I think for a lot of reasons. I think because all of us raised as women folk are taught that the only way that we can ever be taken seriously is if we parade the most painful parts of ourselves, our trauma, our insecurities, whatever it may be. Then maybe they'll listen.
Because I have now read HUNDREDS OF PAGES of Dr. Dobson and he has shared so little of himself really. I've read between the lines as best I can, y'all know I've tried. But it's so clear that he has never felt the need to bare his soul to try to prove he cares. Or to care at all.
I think because if it was a Christian man sending back a letter to every single person who wrote him questions about love, people would not be saying that he was too harsh or lacking in sympathy. And he wouldn't be agonizing over it if they did, because he's not taught to.
I think because it is clear that she is intelligent and interested and these are the ones that get me the most, really. Because you KNOW there's an alternate universe somewhere where they're good people. You KNOW that they had the capacity, that everything went the wrong way.
I think it's because, and maybe I'm naive, but in that paragraph I resonate with what she's saying. She thinks she has The Thing that will help people and she thinks that SHE IS FAILING to convey it properly because she's too strong or opinionated. Who hasn't been there.
So she'll tell us about her first love story. A love story that I can only assume has never been allowed to really belong to her at all, because it has always had to belong to god. And now she has to repackage it differently in the hopes it'll be enough. Fuck Evangelicalism.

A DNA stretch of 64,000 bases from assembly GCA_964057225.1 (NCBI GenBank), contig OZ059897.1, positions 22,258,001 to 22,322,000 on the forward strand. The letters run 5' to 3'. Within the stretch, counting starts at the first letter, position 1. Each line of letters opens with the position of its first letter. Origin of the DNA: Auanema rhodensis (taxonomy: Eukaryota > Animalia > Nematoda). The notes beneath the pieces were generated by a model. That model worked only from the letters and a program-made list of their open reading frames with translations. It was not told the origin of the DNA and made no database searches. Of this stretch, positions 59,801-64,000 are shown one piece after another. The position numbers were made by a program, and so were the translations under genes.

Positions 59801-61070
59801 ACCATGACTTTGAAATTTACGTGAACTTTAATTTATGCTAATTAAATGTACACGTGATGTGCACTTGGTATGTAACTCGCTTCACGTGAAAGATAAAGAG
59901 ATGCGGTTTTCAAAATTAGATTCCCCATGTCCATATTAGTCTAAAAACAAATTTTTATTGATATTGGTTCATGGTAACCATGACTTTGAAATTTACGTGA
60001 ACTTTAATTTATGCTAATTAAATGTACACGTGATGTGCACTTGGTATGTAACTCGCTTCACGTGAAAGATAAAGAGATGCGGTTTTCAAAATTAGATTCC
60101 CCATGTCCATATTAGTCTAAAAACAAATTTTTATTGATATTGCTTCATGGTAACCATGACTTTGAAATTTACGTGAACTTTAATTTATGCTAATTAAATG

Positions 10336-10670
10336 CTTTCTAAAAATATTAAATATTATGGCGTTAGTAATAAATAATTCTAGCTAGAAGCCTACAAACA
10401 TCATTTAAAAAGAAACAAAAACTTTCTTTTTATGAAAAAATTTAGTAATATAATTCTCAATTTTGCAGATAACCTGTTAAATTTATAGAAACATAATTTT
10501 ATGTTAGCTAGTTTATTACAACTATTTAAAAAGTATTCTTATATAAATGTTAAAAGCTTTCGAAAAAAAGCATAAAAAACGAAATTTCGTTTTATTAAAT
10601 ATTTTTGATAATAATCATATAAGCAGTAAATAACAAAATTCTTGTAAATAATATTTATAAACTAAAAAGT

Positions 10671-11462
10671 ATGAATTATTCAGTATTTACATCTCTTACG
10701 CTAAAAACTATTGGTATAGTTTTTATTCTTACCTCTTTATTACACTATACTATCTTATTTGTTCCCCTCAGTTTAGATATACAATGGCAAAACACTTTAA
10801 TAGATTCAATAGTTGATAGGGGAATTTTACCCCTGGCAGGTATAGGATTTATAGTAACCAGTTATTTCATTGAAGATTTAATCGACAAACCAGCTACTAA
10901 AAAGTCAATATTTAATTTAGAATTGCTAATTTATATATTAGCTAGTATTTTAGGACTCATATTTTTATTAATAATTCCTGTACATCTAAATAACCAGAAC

It's going to include journals and letters and all of the things. She says it is "a book about virginity. It is possible to love passionately and to stay out of bed. I know. We did it."
I mean. I would never argue with that. Of course it is. It doesn't mean you HAVE TO.
She assures her readers that if you're not a virgin it's okay. God is a god of fresh starts and new births, blah, blah. "I want to write to them to say that there is no purity in any of us apart from the blood of Jesus." As the kid who was branded by 15, this is nonsense.
Like sure, everyone TALKED about the idea of "secondary virginity" or whatever but everyone KNEW IT WAS NOT AS GOOD. Like that was the whole thing. And yes, people talked about all sin being equal but in the same breath they would talk about how sex was the most destructive.
She says "the love life of a Christian is a crucial battleground" and how it's there that you really get to find out whether god is god in your life. Ugh, idk why EVERYTHING in Christianity is a war metaphor but I hate it and it's gross. Your kids, your romance, everything.
She's been lucky enough to have three chances to practice. Her first husband Jim, her second Addison died of cancer, and her current husband Lars. "Lars has lasted nearly 6 years, which is longer than either Jim or Add, so he says he is the 'frontrunner.' May he outrun me!"
Again, I find that both cute and poignant and I also cannot imagine losing two partners in your life and marrying a third time. That is a level of... idk what. Optimism? Openness? That I cannot be sure that I would have.
Either way, we only get to hear about Jim in this book.
She gives a timeline, which I am not going to go through. I assume we will go through most of this in the actual book. The only super notable thing I will say at this point is that it REALLY was not very long. A couple years. Also a daughter was born the year before he died.
I was going to do the first two chapters also, but I think that I will actually stop here. This has taken more time than I expected it to, I'm still getting used to what the pace of writing on this will be. It may actually take me longer to work through her very small chapters.
I'm excited though. Please comment, QT, DM me if you want to process, etc. I'm always thrilled by any and all engagement that I get. I'm hoping to do another thread next week, although I will be with @Ivefledged so I may be a bit too distracted. Soon though! I love you all. <3